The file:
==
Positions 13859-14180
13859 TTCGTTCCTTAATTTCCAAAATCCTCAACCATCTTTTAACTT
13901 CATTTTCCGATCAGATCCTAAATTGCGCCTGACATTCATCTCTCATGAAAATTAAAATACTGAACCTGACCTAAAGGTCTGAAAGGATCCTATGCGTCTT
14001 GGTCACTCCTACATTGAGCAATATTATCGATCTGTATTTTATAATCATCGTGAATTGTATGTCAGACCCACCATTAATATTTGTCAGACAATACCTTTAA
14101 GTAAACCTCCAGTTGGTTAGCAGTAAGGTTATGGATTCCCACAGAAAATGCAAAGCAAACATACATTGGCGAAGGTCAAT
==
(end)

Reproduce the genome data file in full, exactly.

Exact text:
Positions 13859-14180
13859 TTCGTTCCTTAATTTCCAAAATCCTCAACCATCTTTTAACTT
13901 CATTTTCCGATCAGATCCTAAATTGCGCCTGACATTCATCTCTCATGAAAATTAAAATACTGAACCTGACCTAAAGGTCTGAAAGGATCCTATGCGTCTT
14001 GGTCACTCCTACATTGAGCAATATTATCGATCTGTATTTTATAATCATCGTGAATTGTATGTCAGACCCACCATTAATATTTGTCAGACAATACCTTTAA
14101 GTAAACCTCCAGTTGGTTAGCAGTAAGGTTATGGATTCCCACAGAAAATGCAAAGCAAACATACATTGGCGAAGGTCAAT